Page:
Whose life is it anyway?
I was brought up to believe that good manners are incredibly important. A particular issue that sticks in my mind is one of questions. There were certain things that you should never ask anyone, (quite why I knew this as a child is a mystery). Inquiring into a woman’s age was a no-no, as was asking how somebody had voted in an election but one of the real taboos was wages. It was, (and still is for many people) a real social faux-pas to ask how much a person earned. To this day I have no idea what my Dad earns and I wouldn’t dream of asking him. This childhood lesson in etiquette has reared its head recently as I try to understand why we are so interested in how much money a professional footballer is paid.
Samir Nasri and Luka Modric have both been in the spotlight recently for reasons surrounding possible transfers. One of them moved and one didn’t but so much has been written, tweeted and commented on about the personal finances involved. Nasri was roundly condemned by supporters for moving purely because of money. This conveniently brushed over the fact that whilst the Frenchman was indeed getting a huge wage increase, he was almost certainly joining a squad closer to a Premier League title than his first English employers. Reports suggesting that Nasri had tripled his wages by joining Roberto Mancini’s Eastlands outfit made some people froth at the mouth. Whilst the numbers mentioned might not be entirely accurate huge swathes were not happy. Accusations of greed, stupidity and ignorance were just some of the nicer things levelled at the 24-year-old.
In a similar vein Harry Redknapp accused Chelsea of turning Luka Modric’s head with a huge pay increase ignoring the fact that Spurs had stagnated somewhat after a fantastic Champions League run. Nobody could have blamed Modric for leaving Tottenham for footballing reasons, he is one of the best players in his position anywhere in the world. He would walk into virtually any team in Europe, in fact it was said by many that Barcelona would do better purchasing the Croatian rather than pursuing Cesc Fabregas. Redknapp painted a picture where Tottenham were being forced out of the market by wages rather than career prospects. What was clear in both cases was that wages seemed to form the crux of many arguments against both transfers. Why would already wealthy young men want to be paid more than the vast sums they already received? In my opinion this forgets a rather large point, it isn’t actually any of our business.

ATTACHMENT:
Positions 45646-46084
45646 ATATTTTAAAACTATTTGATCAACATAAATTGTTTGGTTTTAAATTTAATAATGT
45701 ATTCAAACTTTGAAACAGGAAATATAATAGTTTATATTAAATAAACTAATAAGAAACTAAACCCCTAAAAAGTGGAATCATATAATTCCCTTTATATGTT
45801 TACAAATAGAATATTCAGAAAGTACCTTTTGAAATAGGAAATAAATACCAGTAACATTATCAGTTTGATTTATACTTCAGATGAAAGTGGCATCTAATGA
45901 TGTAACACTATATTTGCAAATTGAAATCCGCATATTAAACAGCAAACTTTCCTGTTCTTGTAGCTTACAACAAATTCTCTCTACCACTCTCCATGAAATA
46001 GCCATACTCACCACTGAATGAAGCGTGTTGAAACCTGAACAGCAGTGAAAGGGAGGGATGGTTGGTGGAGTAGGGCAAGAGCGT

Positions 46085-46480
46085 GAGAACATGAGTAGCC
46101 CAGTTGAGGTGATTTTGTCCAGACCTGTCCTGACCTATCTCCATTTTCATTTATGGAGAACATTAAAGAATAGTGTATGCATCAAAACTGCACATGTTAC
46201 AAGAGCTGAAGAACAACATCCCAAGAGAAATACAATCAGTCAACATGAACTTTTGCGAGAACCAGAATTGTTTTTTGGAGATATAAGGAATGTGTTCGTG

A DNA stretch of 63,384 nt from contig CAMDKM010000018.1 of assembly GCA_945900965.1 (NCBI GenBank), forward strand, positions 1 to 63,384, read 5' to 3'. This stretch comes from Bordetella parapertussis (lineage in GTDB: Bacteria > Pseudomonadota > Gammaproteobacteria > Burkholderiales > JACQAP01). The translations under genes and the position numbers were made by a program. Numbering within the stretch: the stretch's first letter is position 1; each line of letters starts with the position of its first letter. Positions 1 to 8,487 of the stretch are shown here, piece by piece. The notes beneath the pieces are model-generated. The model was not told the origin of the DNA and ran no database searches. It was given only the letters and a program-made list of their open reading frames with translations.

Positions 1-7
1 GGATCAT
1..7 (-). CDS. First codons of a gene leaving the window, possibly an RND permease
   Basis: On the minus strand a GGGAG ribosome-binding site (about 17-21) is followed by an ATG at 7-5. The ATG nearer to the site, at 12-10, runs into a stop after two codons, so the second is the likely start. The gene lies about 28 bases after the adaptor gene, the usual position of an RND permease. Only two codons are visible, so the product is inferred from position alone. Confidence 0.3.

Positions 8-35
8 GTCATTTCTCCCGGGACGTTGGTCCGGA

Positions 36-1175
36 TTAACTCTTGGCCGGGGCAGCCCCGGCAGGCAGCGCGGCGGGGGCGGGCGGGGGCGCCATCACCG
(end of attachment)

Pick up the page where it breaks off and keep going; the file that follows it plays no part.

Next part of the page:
We live in a world in which the culture of celebrity is fast becoming all-encompassing. The devotion to covering every detail in the lives of the rich and famous means I now know things I have no use for. I know that David Beckham is obsessively compulsive about the amount of drinks in his fridge. I know that Justin Bieber plans to be married by the age of 25. These are things wedged firmly in my brain that outside of writing this blog I will never need. I also know that Samir Nasri earns somewhere in the of £170k per week for playing football. The one thing that all these facts have in common is that they are nothing to do with me.
All too often for my liking we hear the phrase “footballers’ wages are disgusting”. Well, guess what, we made that happen. Stirling work everyone, I’m sure Shaun Wright-Phillips salutes you. By buying into the huge circus that is the Premier League either through Sky subscriptions or paying for vastly inflated season tickets we have created the monster we are so quick to denounce. Whatever rights this wholehearted devotion gets you what it doesn’t buy is the right to pry into another person’s financial matters. Each month I spend a large chunk of cash in Sainsbury’s. As long as the food is in good condition and the checkout staff aren’t telling me to bugger off I’m happy. I don’t feel that as a customer, who in a roundabout way, contributes to the lovely bonuses the board members pay themselves I have a right to ask the kid on the cigarette counter how much he is getting paid.
I recently read an article in which the writer appeared shocked by the fact that Wayne Bridge, a man reputedly earning £90k per week, would spend most of his time as an unused substitute. It seemed strange to me that his wages were the focal point of the argument rather than anything to do with the job he was being paid to do. It was as though Bridge should almost be ashamed of earning that much whilst not turning out every week. Why? By all means question the man’s sporting integrity but linking it to his pay cheque is ludicrous.
I’m not sure if we, as fans, believe that the amounts of money involved means that we should have unfettered access to a player’s private life. I’m not even sure where the indignation towards wages stems from bearing in mind that it’s our adoration of these young men that has created the situation we find ourselves in. As football fans we should be more focused on what our heroes do on the pitch rather than how much their bank accounts are swelling off it. If we are all so obsessed by the money around then perhaps it is time to switch the posters of Lionel Messi for ones of Robert Peston.
Follow George on Twitter @george_ogier